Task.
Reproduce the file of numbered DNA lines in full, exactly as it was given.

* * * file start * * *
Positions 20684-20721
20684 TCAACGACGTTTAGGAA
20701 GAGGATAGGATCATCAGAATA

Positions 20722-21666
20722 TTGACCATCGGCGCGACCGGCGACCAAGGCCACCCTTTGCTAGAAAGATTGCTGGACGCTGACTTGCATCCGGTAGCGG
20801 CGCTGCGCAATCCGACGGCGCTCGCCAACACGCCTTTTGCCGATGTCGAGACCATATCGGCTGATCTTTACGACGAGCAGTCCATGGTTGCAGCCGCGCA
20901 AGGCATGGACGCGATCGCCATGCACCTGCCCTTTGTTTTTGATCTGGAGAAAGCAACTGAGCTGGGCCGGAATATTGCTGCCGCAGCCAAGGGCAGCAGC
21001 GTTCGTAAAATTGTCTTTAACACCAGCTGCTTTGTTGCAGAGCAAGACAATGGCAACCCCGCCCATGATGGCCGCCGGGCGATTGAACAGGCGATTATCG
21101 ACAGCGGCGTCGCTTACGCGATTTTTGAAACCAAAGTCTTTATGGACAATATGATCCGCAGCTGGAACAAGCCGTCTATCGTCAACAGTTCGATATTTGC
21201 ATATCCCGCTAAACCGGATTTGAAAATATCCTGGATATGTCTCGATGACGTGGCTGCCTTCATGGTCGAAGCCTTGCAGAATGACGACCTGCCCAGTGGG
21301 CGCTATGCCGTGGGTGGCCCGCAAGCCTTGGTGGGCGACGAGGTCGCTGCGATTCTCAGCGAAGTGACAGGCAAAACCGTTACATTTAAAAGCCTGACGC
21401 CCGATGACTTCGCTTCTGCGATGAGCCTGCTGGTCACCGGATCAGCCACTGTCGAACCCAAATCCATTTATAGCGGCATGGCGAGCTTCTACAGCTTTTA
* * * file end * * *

Positions 20684-20721
20684 TCAACGACGTTTAGGAA
20701 GAGGATAGGATCATCAGAATA

Positions 20722-21666
20722 TTGACCATCGGCGCGACCGGCGACCAAGGCCACCCTTTGCTAGAAAGATTGCTGGACGCTGACTTGCATCCGGTAGCGG
20801 CGCTGCGCAATCCGACGGCGCTCGCCAACACGCCTTTTGCCGATGTCGAGACCATATCGGCTGATCTTTACGACGAGCAGTCCATGGTTGCAGCCGCGCA
20901 AGGCATGGACGCGATCGCCATGCACCTGCCCTTTGTTTTTGATCTGGAGAAAGCAACTGAGCTGGGCCGGAATATTGCTGCCGCAGCCAAGGGCAGCAGC
21001 GTTCGTAAAATTGTCTTTAACACCAGCTGCTTTGTTGCAGAGCAAGACAATGGCAACCCCGCCCATGATGGCCGCCGGGCGATTGAACAGGCGATTATCG
21101 ACAGCGGCGTCGCTTACGCGATTTTTGAAACCAAAGTCTTTATGGACAATATGATCCGCAGCTGGAACAAGCCGTCTATCGTCAACAGTTCGATATTTGC
21201 ATATCCCGCTAAACCGGATTTGAAAATATCCTGGATATGTCTCGATGACGTGGCTGCCTTCATGGTCGAAGCCTTGCAGAATGACGACCTGCCCAGTGGG
21301 CGCTATGCCGTGGGTGGCCCGCAAGCCTTGGTGGGCGACGAGGTCGCTGCGATTCTCAGCGAAGTGACAGGCAAAACCGTTACATTTAAAAGCCTGACGC
21401 CCGATGACTTCGCTTCTGCGATGAGCCTGCTGGTCACCGGATCAGCCACTGTCGAACCCAAATCCATTTATAGCGGCATGGCGAGCTTCTACAGCTTTTA